COPENHAGEN – Greenland's underground wealth is at the forefront of the Arctic island's parliamentary election on Tuesday amid worries over a potential influx of Chinese labor and the environmental consequences of mining.
Once an isolated outpost of human civilization, ice-capped Greenland has grabbed global attention recently for being at the front line of climate change. Scientists are studying the melting of its massive ice sheet, which covers 80 percent of the island, and its impact on raising global sea levels — one of the great unknowns of the climate puzzle.
Meanwhile, miners prepare to dig for iron, rare earths and other metals as warming temperatures make them more accessible.
All major parties in the 31-seat Parliament favor exploiting some of the untapped natural resources as a way to reduce Greenland's dependence on former colonial master Denmark and pave the way toward full independence.
But at what cost to the pristine environment and the traditional Inuit way of life?
The opposition Siumut party has accused Premier Kuupik Kleist of moving too fast, saying he rushed through a law in December to allow large mining projects to import labor from abroad, including China.
While a majority of Greenland's 57,000 residents are concentrated in a few small cities on the west coast, others live in remote coastal settlements where life revolves around fishing and hunting of seals and whales. Few have the skills required to work in the mining industry.
"People must be allowed to ask questions: What could the creation of a mine and the arrival of some 3,000 Chinese workers mean to me as an inhabitant of a hamlet? What will it mean to me and my hunting grounds?" Siumut leader Aleqa Hammond told The Associated Press.
Britain-based London Mining is seeking Chinese investments — which would likely also mean Chinese workers — for an iron mine 100 miles (160 kilometers) northeast of Nuuk, the capital. The company expects to extract 15 million tons of iron ore annually for at least 15 years.
Outsiders, including the European Union, are concerned that China is eyeing investments in Greenland as a way to gain a toehold in the resource-rich Arctic region.
Kleist, 54, said earlier this year that Greenland, which isn't an EU member, is "open for investments from the whole world," as long as investors follow local laws and regulations. Greenland officials traveled to both China and South Korea last year and Kleist also met with South Korea's president in Greenland.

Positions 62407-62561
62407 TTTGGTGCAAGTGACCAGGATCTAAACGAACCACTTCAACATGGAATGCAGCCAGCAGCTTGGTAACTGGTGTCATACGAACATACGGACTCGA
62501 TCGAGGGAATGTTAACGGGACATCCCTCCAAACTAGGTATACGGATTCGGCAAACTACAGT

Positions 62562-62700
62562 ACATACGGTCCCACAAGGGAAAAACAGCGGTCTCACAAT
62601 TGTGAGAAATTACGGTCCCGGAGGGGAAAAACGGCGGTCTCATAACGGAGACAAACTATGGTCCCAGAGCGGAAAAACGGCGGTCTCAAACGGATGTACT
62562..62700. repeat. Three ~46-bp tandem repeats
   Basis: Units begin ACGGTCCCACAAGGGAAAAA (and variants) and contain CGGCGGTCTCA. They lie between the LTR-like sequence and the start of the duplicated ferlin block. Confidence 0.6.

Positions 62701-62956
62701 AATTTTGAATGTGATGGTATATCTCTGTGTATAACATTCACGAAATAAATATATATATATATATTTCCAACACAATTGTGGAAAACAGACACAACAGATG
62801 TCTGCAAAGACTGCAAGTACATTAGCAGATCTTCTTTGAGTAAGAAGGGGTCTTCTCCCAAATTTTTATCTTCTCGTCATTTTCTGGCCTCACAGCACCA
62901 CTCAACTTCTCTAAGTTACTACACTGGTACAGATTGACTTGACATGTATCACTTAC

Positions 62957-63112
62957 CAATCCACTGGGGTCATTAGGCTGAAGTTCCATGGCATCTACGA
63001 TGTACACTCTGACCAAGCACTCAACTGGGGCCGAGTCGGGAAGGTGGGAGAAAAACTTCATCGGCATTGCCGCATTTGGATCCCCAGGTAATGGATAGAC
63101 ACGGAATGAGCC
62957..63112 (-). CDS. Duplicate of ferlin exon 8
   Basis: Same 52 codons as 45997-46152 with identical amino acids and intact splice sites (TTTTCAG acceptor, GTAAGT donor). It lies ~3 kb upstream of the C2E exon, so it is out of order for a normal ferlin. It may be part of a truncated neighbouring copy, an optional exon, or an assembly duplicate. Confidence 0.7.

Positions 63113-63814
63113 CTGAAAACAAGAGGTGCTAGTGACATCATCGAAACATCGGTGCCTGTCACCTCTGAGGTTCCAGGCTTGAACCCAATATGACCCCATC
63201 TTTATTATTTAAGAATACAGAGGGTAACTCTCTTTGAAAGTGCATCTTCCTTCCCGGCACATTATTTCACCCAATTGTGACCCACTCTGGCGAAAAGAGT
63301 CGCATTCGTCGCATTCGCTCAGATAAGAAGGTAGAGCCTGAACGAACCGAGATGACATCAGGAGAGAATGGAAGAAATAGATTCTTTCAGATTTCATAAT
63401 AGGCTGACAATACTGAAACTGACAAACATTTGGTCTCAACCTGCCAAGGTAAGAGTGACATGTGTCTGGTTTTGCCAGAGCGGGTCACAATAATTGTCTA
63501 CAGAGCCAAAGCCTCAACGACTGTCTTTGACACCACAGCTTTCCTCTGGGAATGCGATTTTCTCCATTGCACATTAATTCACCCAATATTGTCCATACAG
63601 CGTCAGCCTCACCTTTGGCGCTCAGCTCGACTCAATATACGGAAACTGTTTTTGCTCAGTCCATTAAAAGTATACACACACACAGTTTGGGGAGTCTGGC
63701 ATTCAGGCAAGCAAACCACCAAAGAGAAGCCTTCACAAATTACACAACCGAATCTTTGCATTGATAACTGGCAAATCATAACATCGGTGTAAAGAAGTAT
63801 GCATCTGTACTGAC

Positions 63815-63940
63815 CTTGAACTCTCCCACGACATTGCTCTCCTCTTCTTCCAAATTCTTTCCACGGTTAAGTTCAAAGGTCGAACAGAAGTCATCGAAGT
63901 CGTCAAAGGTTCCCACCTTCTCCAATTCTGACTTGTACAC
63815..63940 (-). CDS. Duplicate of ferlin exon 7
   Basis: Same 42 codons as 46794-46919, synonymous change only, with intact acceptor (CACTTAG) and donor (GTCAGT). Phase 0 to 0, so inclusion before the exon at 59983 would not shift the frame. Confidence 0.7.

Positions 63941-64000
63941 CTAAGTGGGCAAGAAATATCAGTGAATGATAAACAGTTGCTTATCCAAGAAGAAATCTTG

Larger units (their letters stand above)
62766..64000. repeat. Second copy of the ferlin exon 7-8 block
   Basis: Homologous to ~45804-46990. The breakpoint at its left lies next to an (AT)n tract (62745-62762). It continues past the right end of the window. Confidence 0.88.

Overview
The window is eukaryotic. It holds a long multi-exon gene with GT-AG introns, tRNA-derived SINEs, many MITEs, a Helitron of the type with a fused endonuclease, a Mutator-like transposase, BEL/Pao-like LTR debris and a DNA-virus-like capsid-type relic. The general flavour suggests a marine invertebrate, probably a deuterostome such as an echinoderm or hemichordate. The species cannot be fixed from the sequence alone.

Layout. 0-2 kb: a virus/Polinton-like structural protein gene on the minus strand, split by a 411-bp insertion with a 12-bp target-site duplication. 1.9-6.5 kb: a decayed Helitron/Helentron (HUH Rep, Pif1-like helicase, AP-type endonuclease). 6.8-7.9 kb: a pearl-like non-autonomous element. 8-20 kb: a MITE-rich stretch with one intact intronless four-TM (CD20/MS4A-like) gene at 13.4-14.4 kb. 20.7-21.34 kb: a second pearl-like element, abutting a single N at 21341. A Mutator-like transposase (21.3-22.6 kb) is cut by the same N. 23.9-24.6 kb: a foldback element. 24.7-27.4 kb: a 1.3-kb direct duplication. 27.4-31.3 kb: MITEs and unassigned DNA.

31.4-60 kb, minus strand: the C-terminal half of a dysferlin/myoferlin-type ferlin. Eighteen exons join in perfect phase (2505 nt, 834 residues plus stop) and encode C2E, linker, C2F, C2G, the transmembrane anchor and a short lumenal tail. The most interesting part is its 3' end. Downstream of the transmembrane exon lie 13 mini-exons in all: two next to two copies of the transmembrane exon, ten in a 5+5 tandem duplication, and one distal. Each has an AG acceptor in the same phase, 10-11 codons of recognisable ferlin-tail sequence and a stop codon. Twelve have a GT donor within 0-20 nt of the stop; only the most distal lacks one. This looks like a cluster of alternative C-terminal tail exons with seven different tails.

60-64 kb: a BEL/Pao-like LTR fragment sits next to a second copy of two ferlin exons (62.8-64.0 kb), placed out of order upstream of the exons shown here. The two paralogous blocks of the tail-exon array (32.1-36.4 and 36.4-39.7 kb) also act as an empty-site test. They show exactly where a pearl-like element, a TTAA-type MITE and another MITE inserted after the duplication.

Australian mining company Greenland Minerals and Energy Ltd. says it's in talks with potential investors from South Korea and elsewhere to develop a rare earths mine near Narsaq, on Greenland's southern tip. Rare earth elements are key ingredients in smartphones, weapons systems and other modern technologies.
The company says it's the biggest rare-earths deposit outside China, which accounts for more than 90 percent of global production, but the deposit can't be exploited unless Greenland lifts its ban on mining for radioactive elements, because the ore also contains uranium.
While other parties are ready to drop the ban, Kleist's governing Inuit Ataqatigiit party, or IA, wants to keep it — at least until the environmental consequences of uranium mining have been thoroughly assessed.
"No matter how 'well behaved' a mining company is, it cannot take away the fact that the tailings from radioactive materials linger in nature for hundreds of thousands of years and the problem with the leftover materials from the usage of uranium has not been solved," IA lawmaker Naaja Nathanielsen said in an email.
A decision on whether to lift the ban, which would also require a vote in Denmark's Parliament, is expected this year or next.
A poll commissioned by the Sermitsiaq newspaper last week showed the election is too close to call. The poll of 800 people by HS Analyse found Kleist's left-leaning IA remained Greenland's largest party with more than 40 percent support. But its two coalition allies had lost backing, leaving it unclear whether the three parties together can retain a majority in Parliament.
Greenland's autonomy was expanded four years ago, giving the local government control over the island's natural resources. As part of that deal, Denmark will gradually reduce its 3.3 billion kroner ($576 million) annual subsidy once Greenland starts making profits from resource extraction. Right now the subsidy accounts for about two-thirds of Greenland's economy.
Offshore drilling in Greenlandic waters has so far not revealed any commercial quantities of oil and gas, so the self-rule government has placed its hopes on mining in the short term.
John Mair, executive director of Greenland Minerals and Energy, said political support for the company's rare earths plans is growing, but added that "clarity on regulation" is needed to go forward in Greenland. "Otherwise the investment tends to move to jurisdictions where there is a clearer path."
Karl Ritter reported from Stockholm.